Tradition and THON are two things that Michael McDermott, the Nittany Lion, holds dear. McDermott is a fourth-year psychology student from Mechanicsburg, Pennsylvania. For the past three years, he has been Penn State’s Nittany Lion mascot.
McDermott feels greatly inspired by Zach Sowa, the Nittany Lion before him. Both McDermott and Sowa attended the same high school, and McDermott admired Sowa as a person and the Lion.
“What if I did that?” Mike says he thought during his first year at Penn State when he saw Sowa as the Nittany Lion.
Toward the beginning of his first year, McDermott saw Sowa downtown, and they talked for hours about their families, high school, sports and finally being the Nittany Lion. McDermott questioned whether he would be able to balance Army ROTC with being the Lion. Sowa walked McDermott back to his dorm and advised him to try out. He also advised McDermott to start working on his one-armed push-ups.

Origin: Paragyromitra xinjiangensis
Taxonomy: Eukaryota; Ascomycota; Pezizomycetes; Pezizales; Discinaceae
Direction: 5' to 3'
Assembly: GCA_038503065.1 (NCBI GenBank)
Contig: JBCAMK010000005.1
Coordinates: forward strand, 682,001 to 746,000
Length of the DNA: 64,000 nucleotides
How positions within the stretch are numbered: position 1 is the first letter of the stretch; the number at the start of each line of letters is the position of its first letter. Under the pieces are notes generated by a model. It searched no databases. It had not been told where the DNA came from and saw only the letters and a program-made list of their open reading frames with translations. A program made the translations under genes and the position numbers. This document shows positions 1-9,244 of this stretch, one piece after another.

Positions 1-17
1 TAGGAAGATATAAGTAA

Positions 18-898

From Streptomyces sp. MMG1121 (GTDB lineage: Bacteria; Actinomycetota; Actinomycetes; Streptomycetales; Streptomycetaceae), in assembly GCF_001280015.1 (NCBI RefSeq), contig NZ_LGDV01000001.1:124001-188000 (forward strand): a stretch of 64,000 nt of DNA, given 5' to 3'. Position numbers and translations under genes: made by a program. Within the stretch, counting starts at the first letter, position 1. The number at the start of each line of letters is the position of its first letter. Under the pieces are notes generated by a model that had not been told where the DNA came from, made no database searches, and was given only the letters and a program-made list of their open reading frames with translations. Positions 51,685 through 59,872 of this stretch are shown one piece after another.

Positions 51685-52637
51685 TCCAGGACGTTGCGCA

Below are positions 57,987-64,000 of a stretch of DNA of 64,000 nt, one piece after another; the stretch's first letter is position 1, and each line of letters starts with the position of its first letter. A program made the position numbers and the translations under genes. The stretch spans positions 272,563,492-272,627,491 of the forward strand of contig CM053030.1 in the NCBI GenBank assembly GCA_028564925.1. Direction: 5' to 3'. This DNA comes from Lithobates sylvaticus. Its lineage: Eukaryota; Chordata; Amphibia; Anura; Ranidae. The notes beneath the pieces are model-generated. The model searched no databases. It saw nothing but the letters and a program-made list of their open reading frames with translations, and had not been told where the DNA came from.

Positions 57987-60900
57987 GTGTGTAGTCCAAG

Taking Sowa’s advice to heart, McDermott started preparing for his try-out. From then on, he started taking note of how Sowa portrayed the Lion. He devoted his focus to watching the Lion at football games and other events to learn how to be the Lion.
“If I saw the Lion, I would only watch him, and encode some of the little movements that he did,” McDermott says.
The try-out process begins with an application of essential information and deeper questions about what being the Nittany Lion could mean to the applicant. McDermott asked his parents to revise his answers multiple times, wanting to submit the best work possible. Next, a group of selected applicants advances to an interview by a panel of 10 to 12 judges and participate in a physical try-out.